Why do you have a movie based from a TV series? I find the reason is that you want to wrap things up nicely, you don’t need a full-run season to accomplish that and the movie will allow you to play out the emotional angles better. I can take 70 minutes to really tell my story, rather than having to break in up over three attempts of 24 minutes each. But that doesn’t mean you are guaranteed success and, sadly, the “Tamako Love Movie” fails to deliver.
There is a review out there on the series itself (“Tamako Market”), but the initial skinny is that Tamako Kitashirakawa’s family runs a mochi shop. One day, a bird comes in from a foreign land, helping the prince of his country look for a bride. Tamako was a good candidate, but eventually declined the offer. I assumed the movie was going to look at the aftermath that was caused by these odd people showing up and being a caliber of mooch for four or five months.
The movie starts off on the home island of Prince Mecha Mochimazzi, his sister Choi and the useless bird emissary Dera. They are busy making mochi and wondering aloud how things are going for Tamako and her friends. We then see them and…and…and…for 83 minutes, nothing happens. The main thrust is that Tamako seems adrift, as she does not know what she wants to do with her life. Mochizō Ōji, her rival, her friend and her companion, is planning on going to Tokyo and further his education. It appears she will take over the family business. Oji has to tell her of his decision to leave, but cannot find the gumption to tell her. Tamako decides that she will put forth a great deal of effort with the baton club to be able to participate in a cultural festival and showcase their talents.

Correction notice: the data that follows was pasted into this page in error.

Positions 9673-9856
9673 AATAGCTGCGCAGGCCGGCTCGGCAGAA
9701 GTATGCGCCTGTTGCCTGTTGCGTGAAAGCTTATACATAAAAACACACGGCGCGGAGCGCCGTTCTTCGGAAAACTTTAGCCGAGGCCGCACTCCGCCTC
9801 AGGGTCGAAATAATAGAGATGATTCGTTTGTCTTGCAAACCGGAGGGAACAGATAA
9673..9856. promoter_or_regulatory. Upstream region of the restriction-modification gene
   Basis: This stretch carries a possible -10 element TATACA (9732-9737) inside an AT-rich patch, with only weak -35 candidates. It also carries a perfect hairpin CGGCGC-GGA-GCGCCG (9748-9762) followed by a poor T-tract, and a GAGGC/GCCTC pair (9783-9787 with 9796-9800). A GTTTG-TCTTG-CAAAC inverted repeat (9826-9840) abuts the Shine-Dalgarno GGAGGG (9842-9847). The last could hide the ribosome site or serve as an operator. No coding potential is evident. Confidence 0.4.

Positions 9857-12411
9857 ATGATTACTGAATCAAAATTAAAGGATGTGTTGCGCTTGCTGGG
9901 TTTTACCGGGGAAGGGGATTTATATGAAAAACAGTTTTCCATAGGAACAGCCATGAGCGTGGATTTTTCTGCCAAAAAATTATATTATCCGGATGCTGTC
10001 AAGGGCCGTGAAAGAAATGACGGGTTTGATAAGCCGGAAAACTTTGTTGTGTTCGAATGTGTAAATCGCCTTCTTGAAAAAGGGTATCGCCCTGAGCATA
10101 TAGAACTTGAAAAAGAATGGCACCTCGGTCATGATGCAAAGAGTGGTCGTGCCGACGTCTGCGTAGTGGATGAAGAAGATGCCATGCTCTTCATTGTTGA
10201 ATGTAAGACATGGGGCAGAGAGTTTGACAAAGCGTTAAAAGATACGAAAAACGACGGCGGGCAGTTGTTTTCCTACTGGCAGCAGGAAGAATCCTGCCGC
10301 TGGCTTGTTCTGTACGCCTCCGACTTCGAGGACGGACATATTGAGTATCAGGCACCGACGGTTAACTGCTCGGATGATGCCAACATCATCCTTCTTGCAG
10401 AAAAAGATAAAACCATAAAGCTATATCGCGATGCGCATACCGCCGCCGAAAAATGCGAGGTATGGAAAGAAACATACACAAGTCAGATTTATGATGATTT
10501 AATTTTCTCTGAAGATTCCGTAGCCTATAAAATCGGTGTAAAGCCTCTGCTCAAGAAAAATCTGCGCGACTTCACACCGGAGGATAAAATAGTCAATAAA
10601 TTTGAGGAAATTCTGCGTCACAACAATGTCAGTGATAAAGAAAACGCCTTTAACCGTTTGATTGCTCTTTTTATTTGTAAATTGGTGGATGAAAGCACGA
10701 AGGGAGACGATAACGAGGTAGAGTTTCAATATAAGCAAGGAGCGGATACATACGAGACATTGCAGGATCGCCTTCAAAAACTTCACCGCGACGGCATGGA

But her talents are rather skint in the baton area, as she just cannot master what is needed to be a good baton twirler. And the movie is like that. I did not see any of the charm and grace that made the series a lot of fun; instead we are pulled down into the maelstrom of storm und drang, as these two teens are uncertain as to what they want to do with things and then, it all gets cleared up in about three minutes near the end.
For me, the movie was a disconnected problem. The ‘traumas’ that they were going through were not all that traumatic, more like an annoyance, like when you break a shoelace or pour orange juice into your breakfast cereal. There was nothing memorable or stand-out about any of the action and so it lay there like two-day old mochi. And I even question the need for the Mochimazzis to show up at all. They ‘introduce’ the film, they ‘close’ the film and that is that. I was expecting something more, like the prince decides, after all this searching, that Tamako IS the one for him and makes a direct approach for her, thus forcing Oji to fish or cut bait.
How can Oji deal financially, emotionally, materially, with a prince (and from a tropic clime) who could, actually, give her the world? That would have made for a better story, with conflict and uncertainty and what loyalty means and being true to yourself. No, I got, instead, something limp and vague. This movie is like an ermine violin: it looks nice but if you can’t play it right, it’s all for naught.
On a scale of 1 to 10:
Artwork 8 (Fine animation and backgrounds)
Plot 6 (A good idea allowed to go fallow)
Pacing 4 (Slow, slow, slow)
Effectiveness 4 (Pfffffffft!)
Conclusion 7 (It ended)
Fan Service 0 (A similar show would be “Honey and Clover”)
Overall 2 ½ stars